Clint Dempsey had backed himself into a corner, or so it seemed. But like he has so many times on the field, he managed to wriggle out of a tight space and achieve his goal, in this instance securing a transfer to Tottenham Hotspur.
According to Sky Sports, Spurs shelled out $9.5 million for the privilege of prying Dempsey away from Fulham, and fended off interest from Liverpool in the process, with the U.S. international poised to sign a new three-year contract. And while it remains to be seen if Tottenham will fulfill Dempsey's wish of someday playing in the UEFA Champions League, he is certainly closer to reaching that objective than if he had remained at Fulham, and has no doubt improved his financial situation in the process.
But amid the congratulations and backslapping that are taking place within Camp Dempsey, the price Tottenham paid represents a sobering reality check. How a player who scored 23 goals in all competitions last year couldn't command a higher fee is baffling to an extent. Yes, Dempsey is 29 years old, something of a late bloomer, and likely will have little resale value. But his durability and the fact that he didn't play his first professional match with the New England Revolution until he was 21 speaks to a player with plenty of miles left in his legs.
The fee paid also reinforces the belief that the bias towards American players is alive and well, since Dempsey has more than proved himself in parts of six seasons at Craven Cottage. The fact that Liverpool shelled out over $30 million last year for Jordan Henderson, yet couldn't see fit to offer more than $6.3 million for Dempsey adds more fuel to that particular fire.
Is Dempsey's versatility to blame? The string of managers that have passed through Fulham during his time there always seemed to initially struggle to figure out where to put the American. But one would think that his ability to score goals regardless of where he's positioned on the field ought to be viewed as a strength rather than a weakness.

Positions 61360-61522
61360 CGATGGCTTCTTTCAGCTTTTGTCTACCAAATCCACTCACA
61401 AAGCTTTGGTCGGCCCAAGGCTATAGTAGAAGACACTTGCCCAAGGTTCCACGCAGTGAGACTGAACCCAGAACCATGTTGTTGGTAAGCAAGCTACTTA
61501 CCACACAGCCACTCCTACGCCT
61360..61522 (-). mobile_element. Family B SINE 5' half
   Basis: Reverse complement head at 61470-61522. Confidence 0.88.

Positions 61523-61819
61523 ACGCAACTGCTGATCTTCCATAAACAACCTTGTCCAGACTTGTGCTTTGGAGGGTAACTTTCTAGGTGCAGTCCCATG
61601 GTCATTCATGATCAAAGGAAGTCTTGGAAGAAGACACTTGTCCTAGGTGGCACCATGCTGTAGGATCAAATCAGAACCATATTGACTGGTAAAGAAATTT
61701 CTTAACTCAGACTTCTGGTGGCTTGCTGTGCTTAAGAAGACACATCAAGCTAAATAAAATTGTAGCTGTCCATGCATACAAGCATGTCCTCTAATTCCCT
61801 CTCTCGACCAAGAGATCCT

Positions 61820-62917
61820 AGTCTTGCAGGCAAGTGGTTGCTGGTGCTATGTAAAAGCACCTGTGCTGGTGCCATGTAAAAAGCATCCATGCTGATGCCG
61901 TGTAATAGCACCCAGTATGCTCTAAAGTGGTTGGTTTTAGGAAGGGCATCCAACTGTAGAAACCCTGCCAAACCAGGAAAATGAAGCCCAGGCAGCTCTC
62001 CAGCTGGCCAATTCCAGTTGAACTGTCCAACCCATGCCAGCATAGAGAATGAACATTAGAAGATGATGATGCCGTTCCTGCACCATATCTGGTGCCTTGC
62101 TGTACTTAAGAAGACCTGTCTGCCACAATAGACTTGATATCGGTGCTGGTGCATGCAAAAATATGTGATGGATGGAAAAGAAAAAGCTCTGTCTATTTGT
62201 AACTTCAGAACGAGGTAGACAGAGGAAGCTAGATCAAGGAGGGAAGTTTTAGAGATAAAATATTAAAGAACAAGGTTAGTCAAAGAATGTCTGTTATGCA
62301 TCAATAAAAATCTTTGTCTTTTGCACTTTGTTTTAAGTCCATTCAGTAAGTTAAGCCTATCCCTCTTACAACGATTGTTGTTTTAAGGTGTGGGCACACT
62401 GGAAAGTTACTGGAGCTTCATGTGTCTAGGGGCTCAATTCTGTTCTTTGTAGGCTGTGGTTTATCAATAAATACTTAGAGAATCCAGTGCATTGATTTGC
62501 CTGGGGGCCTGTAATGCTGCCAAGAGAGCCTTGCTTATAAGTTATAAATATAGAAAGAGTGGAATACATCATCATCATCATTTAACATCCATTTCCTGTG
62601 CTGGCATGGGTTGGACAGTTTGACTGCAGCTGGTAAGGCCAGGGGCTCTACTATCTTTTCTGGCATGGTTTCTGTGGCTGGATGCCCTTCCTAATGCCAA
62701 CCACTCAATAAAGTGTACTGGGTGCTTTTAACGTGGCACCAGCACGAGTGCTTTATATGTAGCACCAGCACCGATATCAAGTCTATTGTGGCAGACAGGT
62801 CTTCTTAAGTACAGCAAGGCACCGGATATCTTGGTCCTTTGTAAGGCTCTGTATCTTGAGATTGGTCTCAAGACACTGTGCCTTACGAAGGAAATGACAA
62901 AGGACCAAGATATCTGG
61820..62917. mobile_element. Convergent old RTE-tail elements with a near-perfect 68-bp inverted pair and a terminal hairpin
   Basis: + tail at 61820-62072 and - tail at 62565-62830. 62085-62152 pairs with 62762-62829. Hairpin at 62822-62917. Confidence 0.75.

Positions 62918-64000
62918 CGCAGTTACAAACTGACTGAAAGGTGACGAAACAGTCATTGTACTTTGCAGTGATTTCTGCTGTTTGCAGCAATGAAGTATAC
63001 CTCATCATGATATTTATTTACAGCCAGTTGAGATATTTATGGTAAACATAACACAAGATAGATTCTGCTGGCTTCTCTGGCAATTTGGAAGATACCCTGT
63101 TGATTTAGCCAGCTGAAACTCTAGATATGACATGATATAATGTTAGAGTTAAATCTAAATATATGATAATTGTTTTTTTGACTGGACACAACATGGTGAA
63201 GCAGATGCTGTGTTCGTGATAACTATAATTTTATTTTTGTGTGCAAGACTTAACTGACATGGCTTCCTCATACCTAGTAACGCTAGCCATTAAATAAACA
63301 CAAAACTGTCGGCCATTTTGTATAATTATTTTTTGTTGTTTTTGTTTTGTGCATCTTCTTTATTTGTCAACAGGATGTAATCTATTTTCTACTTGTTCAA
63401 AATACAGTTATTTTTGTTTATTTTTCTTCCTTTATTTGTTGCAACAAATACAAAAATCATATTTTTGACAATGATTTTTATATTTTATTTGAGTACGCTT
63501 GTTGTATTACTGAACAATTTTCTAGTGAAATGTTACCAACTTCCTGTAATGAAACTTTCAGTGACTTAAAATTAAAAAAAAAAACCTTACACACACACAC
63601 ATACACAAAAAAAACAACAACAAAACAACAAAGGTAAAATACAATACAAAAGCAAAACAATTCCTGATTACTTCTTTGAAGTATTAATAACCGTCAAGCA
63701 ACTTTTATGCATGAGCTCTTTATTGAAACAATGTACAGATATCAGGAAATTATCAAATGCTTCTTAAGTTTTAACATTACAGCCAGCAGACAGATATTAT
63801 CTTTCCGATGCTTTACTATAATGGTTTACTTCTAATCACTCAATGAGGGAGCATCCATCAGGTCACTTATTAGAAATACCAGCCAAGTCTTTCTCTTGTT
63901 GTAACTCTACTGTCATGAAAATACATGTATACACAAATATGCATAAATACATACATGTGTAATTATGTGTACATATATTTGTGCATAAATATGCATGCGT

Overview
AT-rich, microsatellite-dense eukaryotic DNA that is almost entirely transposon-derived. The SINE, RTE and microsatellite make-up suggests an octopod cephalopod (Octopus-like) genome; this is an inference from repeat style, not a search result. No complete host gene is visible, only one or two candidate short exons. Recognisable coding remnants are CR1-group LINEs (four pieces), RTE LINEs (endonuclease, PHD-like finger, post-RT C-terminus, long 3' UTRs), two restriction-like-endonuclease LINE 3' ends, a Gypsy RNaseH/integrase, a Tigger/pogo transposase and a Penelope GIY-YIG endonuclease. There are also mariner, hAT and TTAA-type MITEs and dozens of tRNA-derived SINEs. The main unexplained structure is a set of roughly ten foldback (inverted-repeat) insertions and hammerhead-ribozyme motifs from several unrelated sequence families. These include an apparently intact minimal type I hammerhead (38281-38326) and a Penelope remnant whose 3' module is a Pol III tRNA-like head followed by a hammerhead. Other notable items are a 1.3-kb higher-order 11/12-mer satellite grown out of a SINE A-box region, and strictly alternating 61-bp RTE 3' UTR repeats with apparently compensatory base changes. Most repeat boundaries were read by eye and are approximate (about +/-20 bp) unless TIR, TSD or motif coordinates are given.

Instead, perhaps the biggest reason for the rather tepid interest in Dempsey -- at least until deadline day -- was the way he went about securing his move. Dempsey was in the last year of his contract, and once he made public his desire to move only to clubs with Champions League potential, that certainly limited the amount of leverage Fulham had, as well as the number of potential suitors.
Granted, Robin van Persie is the same age as Dempsey and used nearly identical tactics in securing a move away from Arsenal to Manchester United. But van Persie is the kind of striker who can be the difference between winning trophies and merely contending for them. Dempsey, as talented as he is, isn't at that level. And when that is the case, the other factors, including his aforementioned age, begin to erode his market value.
In the end, things still worked out well for Dempsey. Both Aston Villa and Sunderland reportedly made determined efforts to land the U.S. international, but Dempsey stuck to his guns to land with a club in the EPL's higher echelons. That left Spurs vying with Liverpool to land the American, but when a proposed move to the Reds fell apart, Spurs won the player's signature.
Whether Dempsey has lucked out in terms of where he landed is open to interpretation. Certainly Tottenham is closer to being a Champions League side than Liverpool at the moment, given that only Chelsea's march to the title last year prevented Spurs from qualifying. And Tottenham's London roots mean that Dempsey will not be forced to uproot his family.
But playing time would appear to be tougher to come by at Spurs as opposed to Liverpool. Dempsey's biggest competitor for playing time will likely be Aaron Lennon, who currently occupies the right side of midfield in Andre Villas-Boas' 4-2-3-1. And while the American certainly has a greater nose for goal than Lennon, the incumbent's speed sets him apart.
It's possible that Dempsey could be deployed centrally now that Rafael van der Vaart has left for Hamburg, but with Moussa Dembele and Gylfi Sigurdsson in the mix, the quest for first-team minutes will be far from easy, even if the American's history has been such that he always has found a way to break into the starting lineup.
But at least now, Dempsey can now focus on maneuvering his way out of trouble on the field as opposed to off it.
GettyImages / Paul Ellis/AFP/Getty ImagesClint Dempsey finally got his wish to leave Fulham. But how will he fit in at Tottenham?